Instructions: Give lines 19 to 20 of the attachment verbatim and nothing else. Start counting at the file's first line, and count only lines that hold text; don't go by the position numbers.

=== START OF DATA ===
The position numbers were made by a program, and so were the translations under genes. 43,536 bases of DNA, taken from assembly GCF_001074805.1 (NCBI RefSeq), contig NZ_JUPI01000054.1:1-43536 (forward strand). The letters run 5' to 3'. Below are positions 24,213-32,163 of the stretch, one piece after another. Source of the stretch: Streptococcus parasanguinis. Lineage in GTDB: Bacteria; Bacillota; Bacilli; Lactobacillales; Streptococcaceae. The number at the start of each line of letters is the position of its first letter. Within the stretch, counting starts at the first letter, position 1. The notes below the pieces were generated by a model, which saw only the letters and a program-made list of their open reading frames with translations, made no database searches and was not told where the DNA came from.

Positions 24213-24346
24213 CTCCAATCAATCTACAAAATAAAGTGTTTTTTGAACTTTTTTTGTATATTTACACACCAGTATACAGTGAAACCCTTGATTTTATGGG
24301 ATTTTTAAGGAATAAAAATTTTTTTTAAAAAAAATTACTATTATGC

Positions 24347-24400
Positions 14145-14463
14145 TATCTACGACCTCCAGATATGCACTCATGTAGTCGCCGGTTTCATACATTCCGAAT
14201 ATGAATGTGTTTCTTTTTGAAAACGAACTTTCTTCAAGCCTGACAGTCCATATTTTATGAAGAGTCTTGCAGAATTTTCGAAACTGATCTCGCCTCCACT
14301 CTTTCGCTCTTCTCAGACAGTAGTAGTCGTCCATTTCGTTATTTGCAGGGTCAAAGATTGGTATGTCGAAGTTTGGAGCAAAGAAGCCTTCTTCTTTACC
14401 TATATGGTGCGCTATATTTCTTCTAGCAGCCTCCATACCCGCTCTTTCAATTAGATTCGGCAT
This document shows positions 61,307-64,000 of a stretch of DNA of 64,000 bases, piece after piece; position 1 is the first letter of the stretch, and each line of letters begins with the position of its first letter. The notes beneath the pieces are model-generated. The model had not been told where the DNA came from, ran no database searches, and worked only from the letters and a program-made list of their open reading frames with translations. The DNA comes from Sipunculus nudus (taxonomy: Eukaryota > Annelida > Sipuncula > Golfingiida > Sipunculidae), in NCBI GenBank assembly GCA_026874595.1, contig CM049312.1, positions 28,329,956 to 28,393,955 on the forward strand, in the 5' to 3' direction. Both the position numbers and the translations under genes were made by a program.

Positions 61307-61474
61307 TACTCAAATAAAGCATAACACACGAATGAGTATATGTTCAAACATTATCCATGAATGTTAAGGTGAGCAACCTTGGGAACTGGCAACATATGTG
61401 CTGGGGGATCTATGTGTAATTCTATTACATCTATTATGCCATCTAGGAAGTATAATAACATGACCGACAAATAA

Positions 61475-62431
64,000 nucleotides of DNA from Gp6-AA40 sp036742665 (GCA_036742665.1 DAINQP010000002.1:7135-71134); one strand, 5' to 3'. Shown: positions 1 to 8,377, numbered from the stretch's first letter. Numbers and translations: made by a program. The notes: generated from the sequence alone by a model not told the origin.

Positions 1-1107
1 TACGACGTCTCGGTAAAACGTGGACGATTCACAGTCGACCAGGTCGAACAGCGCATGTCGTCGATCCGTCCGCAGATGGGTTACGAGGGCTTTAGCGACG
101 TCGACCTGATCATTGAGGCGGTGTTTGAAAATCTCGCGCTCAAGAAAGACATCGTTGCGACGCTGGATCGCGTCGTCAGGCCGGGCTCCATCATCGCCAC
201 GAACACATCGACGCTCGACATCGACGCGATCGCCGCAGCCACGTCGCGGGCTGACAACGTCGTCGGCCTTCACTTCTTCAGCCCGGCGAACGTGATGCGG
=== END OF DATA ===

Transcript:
101 TCGACCTGATCATTGAGGCGGTGTTTGAAAATCTCGCGCTCAAGAAAGACATCGTTGCGACGCTGGATCGCGTCGTCAGGCCGGGCTCCATCATCGCCAC
201 GAACACATCGACGCTCGACATCGACGCGATCGCCGCAGCCACGTCGCGGGCTGACAACGTCGTCGGCCTTCACTTCTTCAGCCCGGCGAACGTGATGCGG